Métis families (formed by marriages between whites and Indians) take their furs from the Red River Valley to St. Paul in oxcarts. Long caravans of up to 200 carts travel from as far away as Winnipeg, Canada, making St. Paul one of the leading fur markets in the country from the 1840s to the 1860s.*
My first question, Lord, is who are the Metis people? Doing what any modern American would do when faced with something they haven’t encountered before I went straight to wikipedia, and found the following excerpt below.
“The Métis are the descendants of Indigenous Cree or Anishinaabe women who married French or Scottish fur traders during the early colonial period. They have a specific, unique culture. Most are found among the Michif-speaking peoples of the Red River region in modern Manitoba, North Dakota, and Minnesota. The Red River peoples are part of the same ethnic group as many of the Canadian Métis peoples. There is also a broader but limited use of the term to describe any people who descend from the united culture created by the intermarriage of various French and British fur traders and various Algonquian, Cree and other Native American groups intermarrying during the 17th, 18th and 19th centuries. This use would exclude from Métis people-hood those whose ancestries became mixed between these different ethnic groups in other settings or more recently than about 1870.”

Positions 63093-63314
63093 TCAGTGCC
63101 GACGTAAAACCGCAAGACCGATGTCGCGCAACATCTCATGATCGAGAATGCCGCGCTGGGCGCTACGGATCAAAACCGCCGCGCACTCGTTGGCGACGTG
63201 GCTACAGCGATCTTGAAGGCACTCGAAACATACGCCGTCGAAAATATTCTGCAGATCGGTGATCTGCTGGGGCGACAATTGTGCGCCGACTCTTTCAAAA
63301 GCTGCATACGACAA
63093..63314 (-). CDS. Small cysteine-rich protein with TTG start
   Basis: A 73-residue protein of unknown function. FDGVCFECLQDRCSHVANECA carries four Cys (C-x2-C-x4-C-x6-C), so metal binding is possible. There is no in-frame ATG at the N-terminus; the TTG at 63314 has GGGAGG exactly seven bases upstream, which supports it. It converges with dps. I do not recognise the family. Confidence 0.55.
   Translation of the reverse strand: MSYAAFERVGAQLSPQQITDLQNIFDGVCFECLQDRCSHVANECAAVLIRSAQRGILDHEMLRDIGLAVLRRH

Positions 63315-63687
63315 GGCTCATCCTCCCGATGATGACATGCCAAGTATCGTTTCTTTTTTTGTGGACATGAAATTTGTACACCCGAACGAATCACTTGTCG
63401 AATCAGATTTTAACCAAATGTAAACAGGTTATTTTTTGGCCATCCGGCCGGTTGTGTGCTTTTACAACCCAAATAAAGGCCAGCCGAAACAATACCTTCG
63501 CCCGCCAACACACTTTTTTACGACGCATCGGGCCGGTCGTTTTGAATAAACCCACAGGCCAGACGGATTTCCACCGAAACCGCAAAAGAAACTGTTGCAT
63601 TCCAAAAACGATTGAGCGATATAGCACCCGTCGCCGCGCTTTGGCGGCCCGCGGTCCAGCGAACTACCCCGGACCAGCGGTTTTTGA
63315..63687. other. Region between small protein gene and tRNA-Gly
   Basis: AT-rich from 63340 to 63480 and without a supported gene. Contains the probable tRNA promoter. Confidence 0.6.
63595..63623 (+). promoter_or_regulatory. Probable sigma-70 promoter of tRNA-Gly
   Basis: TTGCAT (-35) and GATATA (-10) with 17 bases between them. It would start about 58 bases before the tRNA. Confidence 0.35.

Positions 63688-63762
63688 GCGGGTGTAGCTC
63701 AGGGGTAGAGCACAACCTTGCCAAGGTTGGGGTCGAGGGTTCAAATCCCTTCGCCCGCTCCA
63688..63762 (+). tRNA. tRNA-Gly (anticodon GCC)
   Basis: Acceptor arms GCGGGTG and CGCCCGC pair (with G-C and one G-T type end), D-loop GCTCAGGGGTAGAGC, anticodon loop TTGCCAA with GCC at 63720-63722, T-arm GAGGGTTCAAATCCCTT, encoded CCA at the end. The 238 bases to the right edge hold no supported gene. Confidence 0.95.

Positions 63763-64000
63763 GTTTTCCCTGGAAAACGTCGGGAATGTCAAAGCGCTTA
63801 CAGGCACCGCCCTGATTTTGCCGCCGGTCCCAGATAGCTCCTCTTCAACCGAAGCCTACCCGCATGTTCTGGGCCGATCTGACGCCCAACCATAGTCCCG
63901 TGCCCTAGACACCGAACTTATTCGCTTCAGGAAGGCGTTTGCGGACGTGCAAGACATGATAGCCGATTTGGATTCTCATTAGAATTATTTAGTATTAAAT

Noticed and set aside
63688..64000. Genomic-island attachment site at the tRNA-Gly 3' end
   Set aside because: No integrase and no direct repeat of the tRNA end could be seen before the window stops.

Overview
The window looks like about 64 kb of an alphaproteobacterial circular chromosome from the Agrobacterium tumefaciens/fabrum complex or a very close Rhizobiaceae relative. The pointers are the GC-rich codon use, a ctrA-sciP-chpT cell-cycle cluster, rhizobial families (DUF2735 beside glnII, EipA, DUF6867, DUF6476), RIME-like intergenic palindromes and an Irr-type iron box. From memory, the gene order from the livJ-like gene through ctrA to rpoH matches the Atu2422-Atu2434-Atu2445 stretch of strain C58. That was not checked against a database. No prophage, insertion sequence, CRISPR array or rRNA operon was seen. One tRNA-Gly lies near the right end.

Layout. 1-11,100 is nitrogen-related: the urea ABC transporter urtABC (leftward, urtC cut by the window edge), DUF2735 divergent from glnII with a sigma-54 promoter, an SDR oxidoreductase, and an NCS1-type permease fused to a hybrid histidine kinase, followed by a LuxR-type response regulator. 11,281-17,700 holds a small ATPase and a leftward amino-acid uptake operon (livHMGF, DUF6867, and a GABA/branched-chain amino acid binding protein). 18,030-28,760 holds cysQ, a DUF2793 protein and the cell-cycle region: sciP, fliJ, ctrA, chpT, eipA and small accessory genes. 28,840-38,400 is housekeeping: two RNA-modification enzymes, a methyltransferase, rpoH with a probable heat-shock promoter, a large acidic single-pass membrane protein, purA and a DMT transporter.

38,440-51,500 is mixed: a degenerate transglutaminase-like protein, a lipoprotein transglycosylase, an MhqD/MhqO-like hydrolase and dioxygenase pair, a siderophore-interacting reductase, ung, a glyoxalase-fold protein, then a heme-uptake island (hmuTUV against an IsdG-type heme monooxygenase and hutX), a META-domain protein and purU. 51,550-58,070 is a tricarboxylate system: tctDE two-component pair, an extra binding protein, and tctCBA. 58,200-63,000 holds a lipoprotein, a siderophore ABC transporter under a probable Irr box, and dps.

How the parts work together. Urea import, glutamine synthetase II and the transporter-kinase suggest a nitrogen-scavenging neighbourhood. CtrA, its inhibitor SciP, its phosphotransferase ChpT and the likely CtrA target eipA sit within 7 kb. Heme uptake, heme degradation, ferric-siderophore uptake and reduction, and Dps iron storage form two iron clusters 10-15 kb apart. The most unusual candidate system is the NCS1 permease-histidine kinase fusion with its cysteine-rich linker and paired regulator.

So now I have a place to begin my prayer; with at least an inkling of a back story of the Metis. God, I don’t really feel too prayerful tonight, but I’m willing to wait with You and see where it goes. Ok?
To begin, thank You that the Metis are Your people, and included in Your family. Thanks that You have watched over and led them for generations before their participation in the fur trade took place. Today I give your gratitude for the this era of the oxcart trail!
Next, I thank You that Metis marriages became an intersection between Scotch, Irish, French, Cree, Anishinaabe, and perhaps more nations of people! My late aunt, Ingrid Trobisch, an author and marriage counselor once told me, “Interracial marriages may be doubly difficult, but they are also doubly blessed.” I commend and honor these marriages that forged a new and unique culture from their culture of origin to You Good Father! Will you bless the Metis and all their future generations with the same forbearing spirit?
How interesting that, again, a people group becomes synonymous with a form of transportation: the Sami people of Finland the reindeer, the Arabs the horse, the Peruvians the llama, and the Metis the oxcart. All through history You have given us gifts and innovative thoughts that improve our lives. Thank You for these gifts. Will You bless those who rode these caravans, and continue to provide for their needs in the present and future? Will You cause us to pause as we drive I-94 west of Minneapolis, and remember who those who first blazed this road; the Metis?
Lord, I ponder what those in the future will think about us when the car is an antiquated beast. Will our interstates lead them somewhere, or will they cease to have purpose ? Will we be associated with our vehicles? In any case, I ask that You bless the future forms of transportation that may be discovered here in Minnesota, and that they would be inhabited by people who drive them to intersect with their neighbors as the Metis did.
*Note – PrayThroughHistory uses the timeline located for several years at the Minnesota Historical Society Web site, at this URL: mnhs.org/about/dipity_timeline.htm . The current URL is www.dipity.com/Minnesota/History/Minnesota-History/ and only works if typed, not pasted, in browser. It is worth the effort!